40,000 Fireworks Complaints so far
Setting off fireworks is allowed starting Tuesday morning at 10:00, but the Hotline Firework Nuisance has already received over 40,000 complaints. Initially the reports concerned loud bangs from illegal fireworks, but since this past weekend, when legal sales started, people complain about a "barrage of bangs", reports initiator Arno Bonte.This is the second year in a row Bonte opened the hotline. His initiative is shared by fifteen local GroenLinks fractions, and supported by the Dutch Ophthalmic Association. Bonte, GroenLinks chairman in Rotterdam, strives for a new year with fireworks shows organized by the municipality without the continued popping between Christmas and Epiphany.
Last year a total of 80,000 complaint came in through the hotline. So far, the number of reports is about the same as last year's, according to Bonte. He can already see a pattern: first the illegal fireworks with deafening bangs, then the legal fireworks that crackles on and makes the street unsafe, and finally the climax on New Year's Eve with maximum damage to mailboxes, garbage containers, and eyes and hands.
The Hotline has been up since December 22nd and has received plenty of attention every since. Almost every provisionally score finds a place in some report in countrywide news sites. The publicity also meets resistance, and the site has been targeted by cyber attacks. However, more and more people seem to favor a fireworks ban and the number of people setting off fireworks has decreased from 20 percent to 15 percent, but the group that still engages in fireworks is setting off more and heavier fireworks.
These are the people who spend all year looking forward to the last days in December, according to the GroenLinks chairman. 'But the reality is that the fun of a small group is at the expense of a large group of others. More than half of the fireworks victims are not the ones setting it off.'
As the "front" of the hotline he gets all the criticism. 'I'm a politician, I can take it. I did not perceive the threats I received as such. I see them as an emotional response to our hotline. It's sad we can't discuss the issue more as grownups.'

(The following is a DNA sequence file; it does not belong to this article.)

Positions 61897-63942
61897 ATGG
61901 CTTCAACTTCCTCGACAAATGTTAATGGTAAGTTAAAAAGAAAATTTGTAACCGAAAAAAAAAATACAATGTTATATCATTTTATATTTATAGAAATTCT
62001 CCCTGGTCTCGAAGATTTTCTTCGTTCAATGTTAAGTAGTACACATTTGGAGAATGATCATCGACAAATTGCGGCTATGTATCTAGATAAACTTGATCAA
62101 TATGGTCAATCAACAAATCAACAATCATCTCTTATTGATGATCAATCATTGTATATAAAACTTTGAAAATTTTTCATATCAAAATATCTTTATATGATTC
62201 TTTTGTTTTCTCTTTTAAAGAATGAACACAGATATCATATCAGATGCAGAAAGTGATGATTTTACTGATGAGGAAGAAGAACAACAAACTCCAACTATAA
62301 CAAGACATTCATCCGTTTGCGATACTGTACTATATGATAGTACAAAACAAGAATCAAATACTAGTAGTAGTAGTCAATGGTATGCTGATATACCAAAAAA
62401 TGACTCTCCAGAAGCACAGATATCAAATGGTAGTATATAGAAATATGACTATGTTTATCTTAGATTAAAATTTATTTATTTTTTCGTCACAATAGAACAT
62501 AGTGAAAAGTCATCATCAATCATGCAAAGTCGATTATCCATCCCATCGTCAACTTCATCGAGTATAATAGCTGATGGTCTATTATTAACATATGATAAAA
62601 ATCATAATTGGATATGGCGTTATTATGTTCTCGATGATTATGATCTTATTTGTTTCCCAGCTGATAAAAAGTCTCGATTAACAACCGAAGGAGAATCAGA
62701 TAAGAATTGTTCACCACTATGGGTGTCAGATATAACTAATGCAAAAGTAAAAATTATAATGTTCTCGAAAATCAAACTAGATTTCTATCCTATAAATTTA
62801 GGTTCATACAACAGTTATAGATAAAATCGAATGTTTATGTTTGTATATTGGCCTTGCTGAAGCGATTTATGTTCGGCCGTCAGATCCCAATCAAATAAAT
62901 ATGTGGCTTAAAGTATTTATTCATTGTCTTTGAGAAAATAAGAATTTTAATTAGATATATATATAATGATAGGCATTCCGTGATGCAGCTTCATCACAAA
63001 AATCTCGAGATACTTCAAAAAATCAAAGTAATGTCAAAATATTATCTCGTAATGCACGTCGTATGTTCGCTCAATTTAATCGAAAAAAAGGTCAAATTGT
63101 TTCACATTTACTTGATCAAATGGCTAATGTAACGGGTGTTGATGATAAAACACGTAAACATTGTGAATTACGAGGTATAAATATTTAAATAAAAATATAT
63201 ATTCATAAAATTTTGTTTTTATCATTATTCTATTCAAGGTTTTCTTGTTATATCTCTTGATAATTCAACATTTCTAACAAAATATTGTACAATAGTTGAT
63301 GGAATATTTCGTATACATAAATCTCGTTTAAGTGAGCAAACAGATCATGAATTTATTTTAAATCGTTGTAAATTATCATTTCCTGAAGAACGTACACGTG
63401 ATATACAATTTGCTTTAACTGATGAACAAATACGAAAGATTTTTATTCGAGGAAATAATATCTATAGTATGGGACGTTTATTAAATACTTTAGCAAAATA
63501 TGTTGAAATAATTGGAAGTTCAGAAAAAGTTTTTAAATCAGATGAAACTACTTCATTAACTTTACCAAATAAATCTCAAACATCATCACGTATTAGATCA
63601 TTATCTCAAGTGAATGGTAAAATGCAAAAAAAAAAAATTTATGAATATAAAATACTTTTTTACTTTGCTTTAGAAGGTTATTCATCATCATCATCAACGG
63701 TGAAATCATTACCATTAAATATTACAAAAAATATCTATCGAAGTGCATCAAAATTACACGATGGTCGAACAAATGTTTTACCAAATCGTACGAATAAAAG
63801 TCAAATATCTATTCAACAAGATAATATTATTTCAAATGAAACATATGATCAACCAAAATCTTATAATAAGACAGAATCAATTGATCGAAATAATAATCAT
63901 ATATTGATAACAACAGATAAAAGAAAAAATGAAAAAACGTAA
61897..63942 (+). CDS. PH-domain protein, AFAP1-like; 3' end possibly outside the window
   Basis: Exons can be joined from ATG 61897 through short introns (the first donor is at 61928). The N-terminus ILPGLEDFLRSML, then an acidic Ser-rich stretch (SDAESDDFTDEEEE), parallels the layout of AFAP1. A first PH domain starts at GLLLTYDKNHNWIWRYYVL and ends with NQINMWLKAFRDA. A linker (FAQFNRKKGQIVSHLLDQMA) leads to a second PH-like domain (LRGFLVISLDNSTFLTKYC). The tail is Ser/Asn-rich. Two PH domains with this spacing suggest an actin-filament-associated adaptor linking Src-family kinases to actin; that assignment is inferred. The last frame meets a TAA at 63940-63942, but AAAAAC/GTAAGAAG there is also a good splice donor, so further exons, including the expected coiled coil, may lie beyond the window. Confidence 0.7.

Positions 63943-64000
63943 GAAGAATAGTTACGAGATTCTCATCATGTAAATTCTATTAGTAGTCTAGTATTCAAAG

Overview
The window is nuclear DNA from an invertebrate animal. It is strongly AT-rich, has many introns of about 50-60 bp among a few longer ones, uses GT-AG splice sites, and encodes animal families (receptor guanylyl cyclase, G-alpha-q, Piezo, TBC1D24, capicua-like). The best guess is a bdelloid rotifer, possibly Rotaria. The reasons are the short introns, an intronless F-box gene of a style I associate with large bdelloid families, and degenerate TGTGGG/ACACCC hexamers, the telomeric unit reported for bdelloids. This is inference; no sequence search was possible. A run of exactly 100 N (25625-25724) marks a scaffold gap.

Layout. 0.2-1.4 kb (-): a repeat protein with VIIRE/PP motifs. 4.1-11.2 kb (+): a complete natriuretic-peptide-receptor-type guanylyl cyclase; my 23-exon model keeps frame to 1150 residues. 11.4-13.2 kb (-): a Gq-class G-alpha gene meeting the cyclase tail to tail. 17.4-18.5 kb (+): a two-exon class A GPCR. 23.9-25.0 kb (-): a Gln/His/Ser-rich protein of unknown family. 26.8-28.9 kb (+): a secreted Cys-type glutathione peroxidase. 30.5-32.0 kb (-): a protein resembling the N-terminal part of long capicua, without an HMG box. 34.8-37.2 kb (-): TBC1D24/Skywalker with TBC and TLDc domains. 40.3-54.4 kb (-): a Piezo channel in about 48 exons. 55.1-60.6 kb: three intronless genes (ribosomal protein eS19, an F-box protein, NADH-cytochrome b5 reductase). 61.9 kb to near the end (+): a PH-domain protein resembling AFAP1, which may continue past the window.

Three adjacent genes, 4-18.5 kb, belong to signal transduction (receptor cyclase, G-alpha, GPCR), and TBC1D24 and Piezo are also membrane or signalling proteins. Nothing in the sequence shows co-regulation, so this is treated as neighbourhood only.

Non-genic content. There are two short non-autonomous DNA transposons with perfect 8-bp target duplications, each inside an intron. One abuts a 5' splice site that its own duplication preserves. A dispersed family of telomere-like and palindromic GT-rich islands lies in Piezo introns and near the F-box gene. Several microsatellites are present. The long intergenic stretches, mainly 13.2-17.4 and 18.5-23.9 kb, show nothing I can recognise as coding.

The hotline has already rendered its first results. Based on last year's report the City's of Rotterdam and The Hague are much stricter in the days prior to December 31st. The number of complaints in these cities went down with 10 to 15 percent, according to Bonte. In Nieuwegein and Vlaardingen fireworks free zones were established around schools and retirement homes. This New Year's Eve should prove if it makes a difference.
Bonte expects Parliament will be willing to make the rules stricter for next year. He notices a political "change of mood" that follows the growing aversion of the public to fireworks. 'A study from EenVandaag showed two thirds of the Dutch favor a fireworks ban. Last year the House held a hearing about our report, but did not pursue the matter. Now we feel a political change.'
A complete ban is still far off, but it's possible the House will agree to a restriction of the times fireworks may be set off, for instance instead of 10:00 in the morning, only from 22:00 in the evening. Bonte hopes illegal fireworks will be more strictly addressed and more fireworks free zones will be instated at a local level.
The Hotline will remain open until January 3rd. After that the complaints will be presented to the Lower House and fifteen mayors. Visitors to the site can pick from eight kinds of nuisance: loud bangs, unhealthy smog, damage, threats of hindering aid provider, dangerous situations for onlookers, passers-by or animals. There's also room for comments.